Author Topic: State of home-brewing  (Read 2549 times)

House of Barley

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State of home-brewing
« on: May 23, 2015, 11:30:30 AM »
Our LHBS owner came by our club meeting this month and talked to us about how his shop is down 60% from where it was last year.  He seemed to suggest that this is a hobby-wide trend and not just affecting his shop, but I have my doubts as he always seems to be out of common items like base malt and liquid yeast.  I'm curious if he is right about the health of the hobby, or whether he has just isn't a financially sound business owner.  Moreover, could he be both right and wrong and the drop in business is only a problem with brick and mortar stores as internet competition grows?

Offline heavydeadlifts

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Re: State of home-brewing
« Reply #1 on: May 23, 2015, 12:21:19 PM »
All I know is the homebrew scene is booming in Richmond, VA...seems as if new stores are popping up everywhere

As with all businesses...if you don't adapt to the demands of modern technology you will fall hard

I can put together my own all grain recipe at a store 2 states over from me and have them put it together, mill it and ship it to my door in 2 days with flat rate shipping....I will tell you I very rarely make the 30 min trip to the homebrew store closest to me anymore....saves me time and money spent in gas
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Offline dmtaylor

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Re: State of home-brewing
« Reply #2 on: May 23, 2015, 12:35:20 PM »
As with any business, he needs to keep up with the times to keep afloat.  Survival of the fittest.  The shop in my town is booming with increase in sales of some astronomical value like 50% or something like that (I forget the exact number).  He's here for good or so it seems.  And it's a small town of population only like 30,000.  In the past couple of years he has basically doubled or maybe even tripled his malt and hop selection, so now I can run there for things instead of always having to order everything online.
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Offline duboman

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Re: State of home-brewing
« Reply #3 on: May 23, 2015, 01:12:01 PM »
Sounds like he's failing to attract new people and retain existing. Poor inventory control will kill any business. My LHBS is a 20 minute drive and I have no problem with the round trip because its a great store, always has everything I need.

The store is always busy, serves samples, offers classes and holds events for new brewers and seasoned veterans, offers club and AHA discounts and has very friendly, knowledgeable staff. If you want to see the locals survive you have to shoo local and provide support!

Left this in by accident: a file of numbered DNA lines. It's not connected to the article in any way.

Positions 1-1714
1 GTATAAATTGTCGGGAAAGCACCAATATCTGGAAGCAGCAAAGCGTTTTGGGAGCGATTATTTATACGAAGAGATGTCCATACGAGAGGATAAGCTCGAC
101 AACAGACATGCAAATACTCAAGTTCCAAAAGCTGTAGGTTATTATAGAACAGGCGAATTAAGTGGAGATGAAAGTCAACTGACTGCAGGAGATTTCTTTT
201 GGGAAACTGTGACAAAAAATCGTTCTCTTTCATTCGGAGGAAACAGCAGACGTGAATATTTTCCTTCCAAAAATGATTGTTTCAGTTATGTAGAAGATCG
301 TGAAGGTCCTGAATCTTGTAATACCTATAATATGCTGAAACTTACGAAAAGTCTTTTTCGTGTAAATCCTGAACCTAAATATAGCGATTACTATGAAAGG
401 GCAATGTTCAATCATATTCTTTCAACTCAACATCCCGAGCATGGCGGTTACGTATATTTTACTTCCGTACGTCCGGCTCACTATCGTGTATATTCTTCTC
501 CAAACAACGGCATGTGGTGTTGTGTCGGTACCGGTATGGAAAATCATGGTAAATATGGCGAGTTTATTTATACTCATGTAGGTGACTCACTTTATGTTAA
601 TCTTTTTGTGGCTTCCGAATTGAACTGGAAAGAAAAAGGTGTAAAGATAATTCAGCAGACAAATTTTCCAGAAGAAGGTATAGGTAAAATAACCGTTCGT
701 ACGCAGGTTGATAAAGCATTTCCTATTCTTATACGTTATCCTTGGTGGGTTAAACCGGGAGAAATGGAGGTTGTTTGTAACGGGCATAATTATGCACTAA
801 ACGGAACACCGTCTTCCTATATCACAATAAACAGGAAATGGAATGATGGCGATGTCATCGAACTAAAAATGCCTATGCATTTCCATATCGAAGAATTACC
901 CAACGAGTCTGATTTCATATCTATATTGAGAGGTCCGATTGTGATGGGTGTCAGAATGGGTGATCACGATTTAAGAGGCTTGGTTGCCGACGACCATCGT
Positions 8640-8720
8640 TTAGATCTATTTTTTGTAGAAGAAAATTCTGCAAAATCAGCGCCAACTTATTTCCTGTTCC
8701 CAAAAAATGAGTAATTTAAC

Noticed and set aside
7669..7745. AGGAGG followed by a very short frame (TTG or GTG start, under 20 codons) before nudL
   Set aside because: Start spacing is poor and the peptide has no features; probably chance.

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Offline HoosierBrew

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Re: State of home-brewing
« Reply #4 on: May 23, 2015, 01:20:06 PM »
As with any business, he needs to keep up with the times to keep afloat.  Survival of the fittest.  The shop in my town is booming with increase in sales of some astronomical value like 50% or something like that (I forget the exact number).  He's here for good or so it seems.  And it's a small town of population only like 30,000.  In the past couple of years he has basically doubled or maybe even tripled his malt and hop selection, so now I can run there for things instead of always having to order everything online.

Same here. My LHBS is noticeably busier than it was a year ago, and they even expanded to a second location. I'm a big believer in supporting your LHBS but ,with all the quality online options , it's on the LHBS owner to keep stocked on staple items, not sell room temp hops, etc.
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Offline mchrispen

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Re: State of home-brewing
« Reply #5 on: May 23, 2015, 01:57:35 PM »
We have a new (1 year old) small LHBS in South Austin and another opening south of town around San Marcos soon. I don't see things slowing down at all. Really proud of the guys at SoCo, focusing on local sales and not trying to take on internet sales. It is allowing them to focus on a new growing brewing community - even new homebrew clubs are starting up. They are seeing tremendous growth, selling 3X the malts they did just after opening. The best thing is that they know homebrewing and are giving really good advice, not just throwing products after problems.

I do wonder what happens when the bubble bursts, but hope this is a sustainable trend. Homebrewing is such a wonderful primer for exploring the culinary world resulting in better gardeners, cooks, etc. with a much stronger tie to quality food and agriculture. That can only be a good thing.

Offline mabrungard

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Re: State of home-brewing
« Reply #6 on: May 23, 2015, 02:15:50 PM »
From my post on the AHA Governing Committee, I get to see the information on activity in the homebrewing trade. While growth has slowed according to that data, business and therefore participation has continued to grow. We haven't seen a decline in sales at homebrew shops, as an aggregate.

I'm hoping that your LHBS is actively reviewing their retailing operations and assessing what they could be doing differently to cultivate and grow their local customer base. Loosing a LHBS can be an injury to the local homebrewing community, but if there is real demand that can be an opportunity for another entrepreneur that knows how to bring customers back and develop new ones.